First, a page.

It looks like we're getting closer to having Google Now functionality in Chrome. Google released Google Now as part of Android last year when it launched the Jelly Bean version of the OS.
Developer François Beaufort points out rich templated notifications in a recent chromium build, sharing a screenshot. You can see the look of the notifications in the bottom right-hand corner of his image.
Rich templated notifications are now available through the new Notification Center in the last Windows chromium build available at download-chromium.appspot.com/dl/Win.
To see them in action, you need to toggle "Enable Rich Notifications" flag in chrome://flags.
Screenshot below shows you how to create a notification within a chrome extension but this also works with regular HTML5 notifications.
As you probably guessed, this Notification Center will be the perfect hub for Google Now cards.
As TheNextWeb (which first pointed to Beaufort's post) notes, it's possible that the notifications could look different by the time they actually get to be a Chrome feature. That's also assuming that this does become a Chrome feature, but it's very likely that it will.
Google Now in Chrome would be a major step toward the convergence of Chrome and Android into one operating system - a path that Google co-founder Sergey Brin has implied in the past would likely happen eventually. For now, it seems both brands will live on for the foreseeable future, but the more Google is able to bring features from one to the other, the less reason Google may have, in time, to continue operating them separately.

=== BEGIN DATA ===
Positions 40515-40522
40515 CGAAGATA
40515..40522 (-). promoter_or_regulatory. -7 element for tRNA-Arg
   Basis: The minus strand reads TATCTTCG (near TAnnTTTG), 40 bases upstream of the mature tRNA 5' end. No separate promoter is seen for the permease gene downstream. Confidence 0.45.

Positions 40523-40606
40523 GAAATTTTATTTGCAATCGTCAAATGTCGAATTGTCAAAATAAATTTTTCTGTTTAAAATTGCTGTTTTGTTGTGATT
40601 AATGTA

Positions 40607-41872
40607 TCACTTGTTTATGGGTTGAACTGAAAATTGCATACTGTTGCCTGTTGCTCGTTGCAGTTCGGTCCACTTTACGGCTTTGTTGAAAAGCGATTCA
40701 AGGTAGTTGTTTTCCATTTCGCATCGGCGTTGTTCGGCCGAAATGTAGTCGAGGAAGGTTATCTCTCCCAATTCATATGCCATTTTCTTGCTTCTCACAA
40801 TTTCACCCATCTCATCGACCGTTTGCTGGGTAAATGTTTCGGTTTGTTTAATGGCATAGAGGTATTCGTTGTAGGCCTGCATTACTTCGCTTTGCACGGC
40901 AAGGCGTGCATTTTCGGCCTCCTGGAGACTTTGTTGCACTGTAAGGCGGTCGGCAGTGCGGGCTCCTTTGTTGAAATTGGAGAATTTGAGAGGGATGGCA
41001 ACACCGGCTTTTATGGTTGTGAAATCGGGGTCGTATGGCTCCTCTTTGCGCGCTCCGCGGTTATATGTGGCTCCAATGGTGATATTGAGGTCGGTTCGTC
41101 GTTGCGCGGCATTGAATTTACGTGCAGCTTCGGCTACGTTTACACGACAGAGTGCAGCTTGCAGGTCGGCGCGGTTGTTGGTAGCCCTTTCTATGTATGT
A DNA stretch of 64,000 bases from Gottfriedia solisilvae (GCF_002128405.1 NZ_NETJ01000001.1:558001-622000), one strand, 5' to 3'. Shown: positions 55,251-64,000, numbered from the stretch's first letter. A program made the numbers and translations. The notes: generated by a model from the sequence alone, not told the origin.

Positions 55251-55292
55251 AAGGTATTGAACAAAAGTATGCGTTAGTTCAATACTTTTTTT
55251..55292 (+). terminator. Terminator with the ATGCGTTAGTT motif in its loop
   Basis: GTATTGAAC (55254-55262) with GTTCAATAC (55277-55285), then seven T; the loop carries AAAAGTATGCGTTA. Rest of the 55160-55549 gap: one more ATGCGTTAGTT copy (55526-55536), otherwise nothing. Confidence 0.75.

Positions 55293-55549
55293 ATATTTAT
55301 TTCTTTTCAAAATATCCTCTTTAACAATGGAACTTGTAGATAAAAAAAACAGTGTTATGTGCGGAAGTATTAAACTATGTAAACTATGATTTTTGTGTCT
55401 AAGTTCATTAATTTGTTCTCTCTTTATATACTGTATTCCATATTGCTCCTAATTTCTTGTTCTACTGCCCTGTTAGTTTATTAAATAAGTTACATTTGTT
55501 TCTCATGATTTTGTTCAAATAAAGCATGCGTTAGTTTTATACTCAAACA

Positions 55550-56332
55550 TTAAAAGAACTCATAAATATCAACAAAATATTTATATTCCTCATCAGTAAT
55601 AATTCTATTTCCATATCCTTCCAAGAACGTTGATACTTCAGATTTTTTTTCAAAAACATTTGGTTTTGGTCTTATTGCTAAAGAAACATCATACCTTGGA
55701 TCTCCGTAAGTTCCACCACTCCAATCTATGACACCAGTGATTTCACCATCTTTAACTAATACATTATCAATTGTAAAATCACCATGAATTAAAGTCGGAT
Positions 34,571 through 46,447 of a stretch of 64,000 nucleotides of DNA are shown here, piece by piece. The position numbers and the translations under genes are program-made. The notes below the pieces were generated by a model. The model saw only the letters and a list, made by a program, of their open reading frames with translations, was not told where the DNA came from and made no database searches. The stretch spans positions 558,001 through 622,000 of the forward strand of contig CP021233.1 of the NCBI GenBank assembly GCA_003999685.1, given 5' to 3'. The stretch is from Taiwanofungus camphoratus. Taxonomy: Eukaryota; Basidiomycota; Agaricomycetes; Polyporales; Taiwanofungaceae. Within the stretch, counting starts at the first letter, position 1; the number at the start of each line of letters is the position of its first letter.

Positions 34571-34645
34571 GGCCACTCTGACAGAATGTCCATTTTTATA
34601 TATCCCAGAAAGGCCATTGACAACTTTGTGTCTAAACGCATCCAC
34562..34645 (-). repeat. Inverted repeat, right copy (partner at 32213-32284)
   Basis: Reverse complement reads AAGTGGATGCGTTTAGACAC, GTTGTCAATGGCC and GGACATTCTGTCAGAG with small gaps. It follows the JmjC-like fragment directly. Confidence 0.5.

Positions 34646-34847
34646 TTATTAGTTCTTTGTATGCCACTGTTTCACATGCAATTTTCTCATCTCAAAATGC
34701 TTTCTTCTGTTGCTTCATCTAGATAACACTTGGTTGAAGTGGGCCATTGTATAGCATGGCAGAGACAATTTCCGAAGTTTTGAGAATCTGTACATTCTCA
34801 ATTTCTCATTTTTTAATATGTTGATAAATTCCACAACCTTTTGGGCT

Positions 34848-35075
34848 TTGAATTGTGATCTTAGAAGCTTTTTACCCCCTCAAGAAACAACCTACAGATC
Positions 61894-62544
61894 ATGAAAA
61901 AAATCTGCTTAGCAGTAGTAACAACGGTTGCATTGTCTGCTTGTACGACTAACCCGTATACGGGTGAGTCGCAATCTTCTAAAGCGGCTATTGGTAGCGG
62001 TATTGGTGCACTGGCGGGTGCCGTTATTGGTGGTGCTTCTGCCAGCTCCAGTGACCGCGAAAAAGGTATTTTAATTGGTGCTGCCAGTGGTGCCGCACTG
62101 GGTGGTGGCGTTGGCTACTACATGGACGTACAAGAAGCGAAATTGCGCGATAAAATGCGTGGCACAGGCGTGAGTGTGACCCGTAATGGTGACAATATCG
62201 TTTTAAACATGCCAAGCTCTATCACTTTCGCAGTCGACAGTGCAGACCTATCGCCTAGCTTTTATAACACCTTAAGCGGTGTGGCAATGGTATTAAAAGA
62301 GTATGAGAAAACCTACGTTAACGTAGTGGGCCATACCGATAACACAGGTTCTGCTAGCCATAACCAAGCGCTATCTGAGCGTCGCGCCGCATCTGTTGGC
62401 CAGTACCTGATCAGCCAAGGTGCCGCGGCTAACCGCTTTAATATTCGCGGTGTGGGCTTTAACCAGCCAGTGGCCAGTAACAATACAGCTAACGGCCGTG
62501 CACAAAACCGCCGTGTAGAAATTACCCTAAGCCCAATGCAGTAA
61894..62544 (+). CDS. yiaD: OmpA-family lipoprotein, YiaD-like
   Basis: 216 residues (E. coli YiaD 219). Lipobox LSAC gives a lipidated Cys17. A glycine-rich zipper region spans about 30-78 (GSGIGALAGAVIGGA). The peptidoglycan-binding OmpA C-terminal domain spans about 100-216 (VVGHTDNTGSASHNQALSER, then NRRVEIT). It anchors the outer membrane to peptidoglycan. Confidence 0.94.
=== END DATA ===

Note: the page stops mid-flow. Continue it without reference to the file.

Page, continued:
We've already seen Chrome rapidly evolve into a much more advanced browser than it started as, and even into its own operating system. Chrome recently got speech recognition capabilities, and has gotten better at preserving battery life.
In what could be another hint of things to come, Google's HQ has a new statue of a Chrome Android:
This may not be a hint at all, but rather a representation of two important Google products in one homage. However, considering those comments made by Brin in the past, and pending Google Now features in Chrome, it doesn't seem like too much of a stretch.
It's important to remember that Google is essentially on a quest to unify its products into one larger Google product. This is has been happening little by little, especially since the launch of Google+ - the social and identity layer that ties them all together. "Google+ is Google," as the company likes to say. Well, perhaps Chrome is Google, and Android is Google too.
As far as Google Now itself goes, Google has been steadily adding more functionalities to that, and they're only getting started. Adding Google Now to the desktop via Chrome should only serve to incubate new use cases and user demand for more (or perhaps for less for some of the more privacy-concerned users).
Chrome Android mage via DroidLife (who credits Paul Wilcox)